It seems odd to celebrate someone’s “death day.” Given my love of Layne Staley and his music, it would seem more appropriate to celebrate his birthday. But I can’t help thinking of Layne’s personal struggle with drugs not only every April 5, but almost every time I hear his music. And I would likely have my “Grunge” card revoked if I didn’t also mention Nirvana frontman Kurt Cobain, whose suicide ironically occurred on this same day, eight years before, also after a struggle with heroin, which he claimed to have tried in order to help cope with a painful stomach condition. (It is interesting to note that in both cases, the musicians’s bodies were not discovered immediately after their deaths, so the date of their death was determined by medical professionals.)
“We chase misprinted lies
We face the path of time…
If I can’t be my own, I’d feel better dead”
“Chaos and hate shadow me, pain it fills me up…Only one thing makes me feel, missing better half of me.”
Kurt Donald Cobain~ 2/20/1967-4/5/1994
Layne Thomas Staley~ 8/22/1967- 4/5/2002
I know what you’re thinking, and no, I have not been hitting the NyQuil too hard.
They say that the sense of smell is the sense that is most closely tied to memory, but I’d say hearing, specifically music, comes a close second. For me at least, music often evokes feelings, phantom emotions from the past.
My main musical lifelines are still mainly the alternative and industrial bands of my teenage years and early twenties; Tool, Soundgarden, Alice In Chains, A Perfect Circle. Hearing that music recalls the bittersweet feelings of a time that was paradoxically simpler, yet more difficult. It often makes me long for those long gone days. This is the music which still most strongly affects me, the music with which I still most closely identify, and the music through which I still have a voice for my emotions and ideas.
Though the musical identity I began developing around middle school is markedly different from the music I grew up listening to, my tastes are eclectic enough to leave room for many types of music, and there are more than a few songs that I heard growing up which strike a “memory” chord for me. My parents’ music.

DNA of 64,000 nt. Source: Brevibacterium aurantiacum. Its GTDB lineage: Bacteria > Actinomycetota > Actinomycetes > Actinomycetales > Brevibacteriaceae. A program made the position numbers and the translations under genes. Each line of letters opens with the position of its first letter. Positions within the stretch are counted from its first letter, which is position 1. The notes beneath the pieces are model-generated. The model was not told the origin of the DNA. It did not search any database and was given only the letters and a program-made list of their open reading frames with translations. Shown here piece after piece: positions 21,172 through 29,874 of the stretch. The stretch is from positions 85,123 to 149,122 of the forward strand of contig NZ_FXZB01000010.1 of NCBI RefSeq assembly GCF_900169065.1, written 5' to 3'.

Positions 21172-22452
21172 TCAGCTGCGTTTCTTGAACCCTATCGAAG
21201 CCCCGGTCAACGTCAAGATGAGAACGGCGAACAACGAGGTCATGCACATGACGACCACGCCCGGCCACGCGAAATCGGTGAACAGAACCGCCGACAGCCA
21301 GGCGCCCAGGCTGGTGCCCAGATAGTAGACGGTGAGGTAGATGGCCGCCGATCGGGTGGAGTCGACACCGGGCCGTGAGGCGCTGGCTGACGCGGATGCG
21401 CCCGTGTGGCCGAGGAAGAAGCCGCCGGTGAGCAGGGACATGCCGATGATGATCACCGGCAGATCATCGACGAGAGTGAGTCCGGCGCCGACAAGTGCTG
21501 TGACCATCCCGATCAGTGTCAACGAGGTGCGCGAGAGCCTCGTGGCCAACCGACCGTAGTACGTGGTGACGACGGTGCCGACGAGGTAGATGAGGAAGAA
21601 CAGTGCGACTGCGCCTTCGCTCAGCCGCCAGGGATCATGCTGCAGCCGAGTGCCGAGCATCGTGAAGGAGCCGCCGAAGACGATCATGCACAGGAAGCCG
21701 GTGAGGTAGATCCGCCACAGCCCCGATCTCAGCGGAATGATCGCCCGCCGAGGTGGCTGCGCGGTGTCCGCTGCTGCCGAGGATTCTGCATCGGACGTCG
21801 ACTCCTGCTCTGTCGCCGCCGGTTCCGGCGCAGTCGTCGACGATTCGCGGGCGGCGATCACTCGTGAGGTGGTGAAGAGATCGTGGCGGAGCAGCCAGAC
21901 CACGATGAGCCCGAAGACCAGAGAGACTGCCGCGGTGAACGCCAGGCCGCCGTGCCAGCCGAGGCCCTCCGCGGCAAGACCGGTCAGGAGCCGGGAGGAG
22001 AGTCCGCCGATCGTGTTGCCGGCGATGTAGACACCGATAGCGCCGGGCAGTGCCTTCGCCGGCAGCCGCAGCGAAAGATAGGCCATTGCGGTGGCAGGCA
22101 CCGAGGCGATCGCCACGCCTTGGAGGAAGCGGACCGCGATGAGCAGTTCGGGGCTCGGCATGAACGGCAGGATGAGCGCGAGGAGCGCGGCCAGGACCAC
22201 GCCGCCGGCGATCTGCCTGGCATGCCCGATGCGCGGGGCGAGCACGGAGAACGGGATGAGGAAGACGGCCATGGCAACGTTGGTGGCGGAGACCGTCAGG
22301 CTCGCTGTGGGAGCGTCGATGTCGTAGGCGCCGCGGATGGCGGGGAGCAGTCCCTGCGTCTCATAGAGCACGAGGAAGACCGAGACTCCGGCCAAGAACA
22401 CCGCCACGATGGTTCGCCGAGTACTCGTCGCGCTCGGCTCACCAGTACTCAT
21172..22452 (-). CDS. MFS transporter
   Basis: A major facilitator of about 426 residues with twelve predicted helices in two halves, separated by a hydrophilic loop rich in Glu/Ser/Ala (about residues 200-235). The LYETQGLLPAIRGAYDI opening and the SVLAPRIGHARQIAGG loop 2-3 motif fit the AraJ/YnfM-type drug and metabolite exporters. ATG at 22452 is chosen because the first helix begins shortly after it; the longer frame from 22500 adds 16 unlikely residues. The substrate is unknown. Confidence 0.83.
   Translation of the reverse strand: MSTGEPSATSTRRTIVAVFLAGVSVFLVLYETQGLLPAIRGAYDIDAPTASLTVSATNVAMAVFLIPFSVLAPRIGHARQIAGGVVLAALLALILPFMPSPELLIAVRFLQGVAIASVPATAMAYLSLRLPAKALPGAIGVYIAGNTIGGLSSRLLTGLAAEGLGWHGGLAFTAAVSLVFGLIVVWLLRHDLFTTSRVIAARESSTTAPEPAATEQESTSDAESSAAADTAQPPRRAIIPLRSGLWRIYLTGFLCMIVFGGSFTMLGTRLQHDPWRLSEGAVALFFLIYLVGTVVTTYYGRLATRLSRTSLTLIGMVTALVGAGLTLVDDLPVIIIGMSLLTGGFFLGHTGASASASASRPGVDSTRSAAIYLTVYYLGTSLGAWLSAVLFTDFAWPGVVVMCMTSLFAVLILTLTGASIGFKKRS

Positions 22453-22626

Some are technically early eighties and nineties pop songs, I suppose, but some are songs I heard when my parents played their records (yes, you read that right) or listened to classic rock and oldies radio stations.
Many of these songs bring to mind remnants of feelings or thoughts I had at the time, a sort of revival of the ideas I had about the music; I remember what those songs meant to me through the ears of a child.
And a couple of the songs are associated with television shows or films, and evoke the emotions caused by that particular show.
Here are just a few of those songs, in no particular order. I even own one or two albums by some of these artists.
As you read the list, keep in mind I was born in ’81, so the categorization of the songs is relative to that.
Chicago— 25 0r 6 to 4 (oldies radio)
Kansas— Dust in the wind (The Highlander TV series)
Mr. Mister— Broken Wings (pop radio)
Cream— White Room (oldies radio)
Seals and Crofts— Summer Breeze (oldies radio)
Simon & Garfunkel— Scarborough Fair (oldies radio)
U2– With or Without You (pop radio)
Cutting Crew— (I just) Died in your Arms Tonight (pop radio)
Tears for Fears— Head Over Heels (radio/and then later, Donnie Darko)
Genesis— Tonight, Tonight, Tonight (pop radio)
Rolling Stones— Give Me Shelter (radio)
Jim Croce— Time in a Bottle (radio- In college I ended up writing a short story inspired by this song)
Anyway, I can’t recall all of them at present, but you get the idea. What are some songs you remember from your childhood?
Every article I see is dope this, junkie that, whiskey this – that ain’t my title. ~Layne Staley
Remember the music, remember the man. Hope you’ve found peace, Layne.
In researching and preparing for an upcoming article on the anniversary of Layne Staley’s death, I came across this tribute website, and then found THIS little nugget of “wisdom.” Continue reading
In the wake of yet another music icon lost to a suspected drug overdose (Whitney Houston), I’d like to say a few words. There’s no way I can pay tribute to all of the great musicians, actors, comedians, and entertainers that have had a tremendous influence or personal impacts on our lives and have been lost to drug and alcohol abuse. Also, celebrities aside, I would be remiss if I didn’t mention that probably almost anyone that reads this has known someone who they lost to either drug overdose or complications from past drug use. I know I have…several.
Another reason I’m not going to mention all of the artists lost over the years is because frankly (and I know this may be an extremely unpopular opinion/statement) I don’t really identify with or care about all of them. This is not to say that I feel that anyone should overdose and die on drugs, but they did not all have the same effect on my life. The two people I will mention here today struck a chord with me in particular and this is why…